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Title: Understanding cyberspace cartographies : a critical analysis of Internet infrastructure mapping
Author: Dodge, Martin
ISNI:       0000 0004 2673 1709
Awarding Body: University of London
Current Institution: University College London (University of London)
Date of Award: 2008
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For thousands of years, people have been creating maps of the world around them as a means of understanding, navigating and controlling space. Cyberspace is the pre-eminent terra incognita of the twenty-first century and a wide range of maps and map-like visualisations have been produced to comprehend it. Many different aspects of cyberspace have been mapped, from the physical infrastructure, the data flows and customer statistics, to the emergent patterns of Web hyperlinks and the social structures of online forums. This thesis provides a discussion of the nature of these maps and visualisations, recognising them as complex socio-technical visual images open to multiple connotative interpretation, and imbued with political power and embedded in a wider socio-cultural milieu. The work is situated theoretically within contemporary cultural analyses of cartography, employing a hermeneutic epistemology and a non-progressive categorisation of cyberspace mapmaking practices into distinct, but overlapping and contested modes. The research questions tackled by the thesis are threefold, involving auditing how Internet infrastructures have been mapped, how these maps work semiotically and what is the nature of power they have to do work in the world. The thesis is an empirically-focused interpretative approach applied to an important mode of cyberspace cartographies: those that map Internet infrastructures. These maps give a fascinating picture of what the Internet looks like, and, significantly, they also provide rich insights into how different interest groups want the Internet to look. The goal of the analysis is to understand both the design connotations of the cartographic signs and the political imaginings of maps of the Internet infrastructure and this proceeds via two detailed case studies. The first case study focuses on the connotative meaning and power of statistical mapping to represent the nature of the globalisation of Internet connectivity. The second case study critiques marketing maps that sell infrastructure access and are intimately bound up in promoting the notion of global network reach.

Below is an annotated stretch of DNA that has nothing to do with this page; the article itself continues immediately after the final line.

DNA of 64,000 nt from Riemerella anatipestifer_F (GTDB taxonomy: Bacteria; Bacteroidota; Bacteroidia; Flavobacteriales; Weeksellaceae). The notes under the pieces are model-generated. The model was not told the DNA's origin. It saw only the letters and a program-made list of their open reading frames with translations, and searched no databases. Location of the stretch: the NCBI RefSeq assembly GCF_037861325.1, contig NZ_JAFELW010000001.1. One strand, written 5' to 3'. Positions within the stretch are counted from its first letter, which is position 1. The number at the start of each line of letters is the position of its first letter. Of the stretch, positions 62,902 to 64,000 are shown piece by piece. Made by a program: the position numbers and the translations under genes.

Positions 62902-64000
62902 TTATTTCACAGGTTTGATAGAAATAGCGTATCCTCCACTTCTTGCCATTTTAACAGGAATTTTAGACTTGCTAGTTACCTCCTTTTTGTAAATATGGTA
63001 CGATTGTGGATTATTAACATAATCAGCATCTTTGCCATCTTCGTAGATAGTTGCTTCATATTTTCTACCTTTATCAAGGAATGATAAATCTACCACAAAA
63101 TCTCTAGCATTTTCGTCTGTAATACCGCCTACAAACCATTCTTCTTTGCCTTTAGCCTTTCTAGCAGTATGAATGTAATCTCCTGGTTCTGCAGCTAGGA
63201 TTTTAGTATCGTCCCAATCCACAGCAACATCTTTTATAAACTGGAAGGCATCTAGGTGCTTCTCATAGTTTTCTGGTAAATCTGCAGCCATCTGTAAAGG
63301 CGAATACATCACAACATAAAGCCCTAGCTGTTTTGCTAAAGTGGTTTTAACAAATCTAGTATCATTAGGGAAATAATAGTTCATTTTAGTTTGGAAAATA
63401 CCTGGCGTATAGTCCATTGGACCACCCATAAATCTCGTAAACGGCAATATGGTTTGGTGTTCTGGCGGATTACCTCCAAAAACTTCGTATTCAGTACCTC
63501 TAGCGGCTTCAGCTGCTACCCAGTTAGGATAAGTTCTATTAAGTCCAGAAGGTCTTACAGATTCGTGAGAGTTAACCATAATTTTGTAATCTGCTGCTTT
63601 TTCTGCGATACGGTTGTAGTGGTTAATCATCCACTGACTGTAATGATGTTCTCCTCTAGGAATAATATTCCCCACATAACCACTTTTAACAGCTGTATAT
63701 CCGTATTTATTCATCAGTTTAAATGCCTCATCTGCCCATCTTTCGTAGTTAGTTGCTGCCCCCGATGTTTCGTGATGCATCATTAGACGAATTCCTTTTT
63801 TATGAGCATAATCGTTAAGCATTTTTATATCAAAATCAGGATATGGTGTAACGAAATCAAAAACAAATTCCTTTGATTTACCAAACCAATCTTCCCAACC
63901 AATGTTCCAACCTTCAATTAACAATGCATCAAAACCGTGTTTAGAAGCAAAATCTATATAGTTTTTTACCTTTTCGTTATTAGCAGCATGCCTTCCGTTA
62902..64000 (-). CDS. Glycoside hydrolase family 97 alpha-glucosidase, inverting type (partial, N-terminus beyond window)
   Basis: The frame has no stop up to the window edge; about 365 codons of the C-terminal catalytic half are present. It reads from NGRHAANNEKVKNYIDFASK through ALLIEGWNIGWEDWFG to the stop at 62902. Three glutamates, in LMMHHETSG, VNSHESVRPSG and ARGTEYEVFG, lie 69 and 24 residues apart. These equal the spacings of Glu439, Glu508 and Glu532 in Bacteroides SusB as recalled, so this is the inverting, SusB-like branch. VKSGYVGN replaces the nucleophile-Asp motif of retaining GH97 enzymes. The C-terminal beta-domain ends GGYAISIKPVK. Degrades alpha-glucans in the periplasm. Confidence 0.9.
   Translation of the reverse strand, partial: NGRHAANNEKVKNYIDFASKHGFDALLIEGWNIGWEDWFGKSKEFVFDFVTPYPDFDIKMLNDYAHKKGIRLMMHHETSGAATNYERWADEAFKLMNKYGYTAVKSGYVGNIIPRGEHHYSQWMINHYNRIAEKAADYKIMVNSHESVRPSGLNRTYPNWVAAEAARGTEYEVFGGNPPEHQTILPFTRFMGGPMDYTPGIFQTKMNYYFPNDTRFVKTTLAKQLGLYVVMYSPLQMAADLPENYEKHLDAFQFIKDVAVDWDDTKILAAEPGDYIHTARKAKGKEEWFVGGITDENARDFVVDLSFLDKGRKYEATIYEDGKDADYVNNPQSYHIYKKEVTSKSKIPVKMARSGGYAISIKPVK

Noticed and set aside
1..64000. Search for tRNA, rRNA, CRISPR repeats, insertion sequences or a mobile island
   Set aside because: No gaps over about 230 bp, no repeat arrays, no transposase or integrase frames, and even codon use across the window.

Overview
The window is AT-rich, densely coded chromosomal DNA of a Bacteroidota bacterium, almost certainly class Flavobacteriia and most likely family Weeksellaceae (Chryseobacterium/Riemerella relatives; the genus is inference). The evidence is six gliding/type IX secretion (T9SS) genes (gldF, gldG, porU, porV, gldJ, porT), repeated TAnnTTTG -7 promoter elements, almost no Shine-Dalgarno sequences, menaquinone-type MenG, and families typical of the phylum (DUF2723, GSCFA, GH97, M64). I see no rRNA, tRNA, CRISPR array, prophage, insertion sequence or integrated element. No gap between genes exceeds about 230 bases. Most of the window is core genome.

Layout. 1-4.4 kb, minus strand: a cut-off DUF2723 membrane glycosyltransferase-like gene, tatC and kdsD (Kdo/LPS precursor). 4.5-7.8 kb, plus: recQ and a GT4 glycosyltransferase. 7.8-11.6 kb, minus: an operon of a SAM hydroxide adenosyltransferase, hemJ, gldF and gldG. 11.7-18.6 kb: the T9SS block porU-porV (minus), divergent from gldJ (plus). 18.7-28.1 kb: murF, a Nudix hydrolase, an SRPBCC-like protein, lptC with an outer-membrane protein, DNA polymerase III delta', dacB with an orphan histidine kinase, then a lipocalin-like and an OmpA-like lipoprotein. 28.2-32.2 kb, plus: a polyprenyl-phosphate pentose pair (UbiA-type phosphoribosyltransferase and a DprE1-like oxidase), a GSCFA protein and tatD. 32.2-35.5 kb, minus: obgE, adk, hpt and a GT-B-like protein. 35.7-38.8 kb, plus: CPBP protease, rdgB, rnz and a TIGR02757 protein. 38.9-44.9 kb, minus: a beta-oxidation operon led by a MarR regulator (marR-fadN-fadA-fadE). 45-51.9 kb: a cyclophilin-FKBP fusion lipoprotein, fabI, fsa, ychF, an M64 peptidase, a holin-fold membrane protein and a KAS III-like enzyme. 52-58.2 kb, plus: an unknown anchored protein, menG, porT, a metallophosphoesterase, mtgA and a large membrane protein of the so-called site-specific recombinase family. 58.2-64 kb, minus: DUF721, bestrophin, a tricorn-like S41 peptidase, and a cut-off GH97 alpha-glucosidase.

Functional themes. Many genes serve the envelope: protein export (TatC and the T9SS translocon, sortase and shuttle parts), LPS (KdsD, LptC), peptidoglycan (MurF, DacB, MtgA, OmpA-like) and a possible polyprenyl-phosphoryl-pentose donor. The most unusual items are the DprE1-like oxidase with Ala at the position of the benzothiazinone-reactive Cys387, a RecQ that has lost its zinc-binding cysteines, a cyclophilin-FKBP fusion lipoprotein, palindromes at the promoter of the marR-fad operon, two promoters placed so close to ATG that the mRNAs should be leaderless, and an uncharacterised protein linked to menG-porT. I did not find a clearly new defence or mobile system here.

Supervisor: Not available Sponsor: Not available
Qualification Name: Thesis (Ph.D.) Qualification Level: Doctoral
EThOS ID:  DOI: Not available